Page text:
• This approach ensures separation of concerns, keeping different functionalities or responsibilities distinct within the architecture.


  • X-ray is utilized to implement error handling and monitoring separately for event handling and application code.
  • It allows for the independent monitoring and tracing of event handling processes and application logic.
  • X-ray enables centralized monitoring and management of all events within the architecture, providing a comprehensive view of the system’s behavior and performance.

You build it, you run it.

Image description

  • “You build it, you run it” is a concept that emphasizes taking responsibility for operating the software in production that your team builds.
  • It entails that the developers who write the code are also accountable for deploying their code changes to production and monitoring the application once it goes live.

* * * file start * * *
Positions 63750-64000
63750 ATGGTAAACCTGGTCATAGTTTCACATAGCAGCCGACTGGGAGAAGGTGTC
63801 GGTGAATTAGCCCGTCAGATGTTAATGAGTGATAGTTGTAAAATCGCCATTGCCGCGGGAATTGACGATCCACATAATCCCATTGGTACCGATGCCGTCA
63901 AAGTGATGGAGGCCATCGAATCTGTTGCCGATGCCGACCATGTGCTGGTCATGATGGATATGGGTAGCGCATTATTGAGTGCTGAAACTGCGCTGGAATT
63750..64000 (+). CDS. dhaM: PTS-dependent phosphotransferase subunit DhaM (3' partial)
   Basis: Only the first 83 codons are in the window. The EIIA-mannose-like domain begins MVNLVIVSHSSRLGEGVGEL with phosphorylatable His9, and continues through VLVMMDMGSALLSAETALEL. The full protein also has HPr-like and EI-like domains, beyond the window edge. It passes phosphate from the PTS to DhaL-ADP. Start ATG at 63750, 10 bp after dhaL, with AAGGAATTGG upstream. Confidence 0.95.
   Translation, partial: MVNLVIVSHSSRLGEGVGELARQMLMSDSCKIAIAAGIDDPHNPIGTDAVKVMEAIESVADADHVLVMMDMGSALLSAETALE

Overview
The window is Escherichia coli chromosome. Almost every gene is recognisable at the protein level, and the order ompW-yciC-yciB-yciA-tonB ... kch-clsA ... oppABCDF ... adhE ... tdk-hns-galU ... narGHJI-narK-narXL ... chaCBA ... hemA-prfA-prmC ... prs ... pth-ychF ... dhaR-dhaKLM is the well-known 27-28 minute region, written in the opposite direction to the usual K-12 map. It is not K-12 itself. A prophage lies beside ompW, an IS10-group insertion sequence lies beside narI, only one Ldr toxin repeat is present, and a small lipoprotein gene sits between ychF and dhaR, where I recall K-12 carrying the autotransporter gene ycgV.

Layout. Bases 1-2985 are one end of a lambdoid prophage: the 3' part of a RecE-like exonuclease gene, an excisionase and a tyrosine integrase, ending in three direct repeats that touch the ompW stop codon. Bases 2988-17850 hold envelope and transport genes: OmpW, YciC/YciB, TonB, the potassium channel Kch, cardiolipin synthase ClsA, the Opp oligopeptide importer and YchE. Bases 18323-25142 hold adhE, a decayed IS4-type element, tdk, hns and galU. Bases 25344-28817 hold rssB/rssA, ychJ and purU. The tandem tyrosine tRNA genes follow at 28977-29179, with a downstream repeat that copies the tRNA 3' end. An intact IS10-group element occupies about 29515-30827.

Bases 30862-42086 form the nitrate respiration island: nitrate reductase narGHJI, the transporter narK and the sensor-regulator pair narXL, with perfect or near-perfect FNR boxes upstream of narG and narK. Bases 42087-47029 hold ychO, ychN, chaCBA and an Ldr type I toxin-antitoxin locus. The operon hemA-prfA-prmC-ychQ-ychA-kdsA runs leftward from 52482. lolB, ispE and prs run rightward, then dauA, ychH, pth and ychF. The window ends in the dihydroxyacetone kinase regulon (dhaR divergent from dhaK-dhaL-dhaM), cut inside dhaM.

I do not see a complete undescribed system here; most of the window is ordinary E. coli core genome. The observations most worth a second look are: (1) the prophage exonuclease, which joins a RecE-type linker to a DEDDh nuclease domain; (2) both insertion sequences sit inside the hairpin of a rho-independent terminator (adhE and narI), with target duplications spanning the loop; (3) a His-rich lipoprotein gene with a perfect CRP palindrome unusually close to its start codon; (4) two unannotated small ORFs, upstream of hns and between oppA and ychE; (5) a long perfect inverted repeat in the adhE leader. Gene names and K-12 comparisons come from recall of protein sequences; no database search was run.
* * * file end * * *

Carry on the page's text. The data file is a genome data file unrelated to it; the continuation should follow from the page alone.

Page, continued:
• This approach encourages developers to prioritize operational excellence right from the beginning of the development process.
  • Furthermore, it fosters collaboration between development and operations teams, promoting a shared sense of responsibility and teamwork.

Zero trust

Image description

  • Zero trust is based on the principle that everything can go wrong.
  • It acknowledges that anyone can make mistakes and that every infrastructure has the potential to fail.
  • It recognizes that events can be unpredictable and that even well-designed logic can contain bugs.
  • Zero trust also considers the possibility that marketplace providers may go out of business.
  • Additionally, it acknowledges that security issues can occur and should be taken seriously.
Leave a Reply

Your email address will not be published. Required fields are marked *

Previous Post

6 Strategies To Convert the Content Clueless in Your Brand’s Leadership

Next Post

America Makes Announces Winners of EARTH Project Totaling $1.2M

Related Posts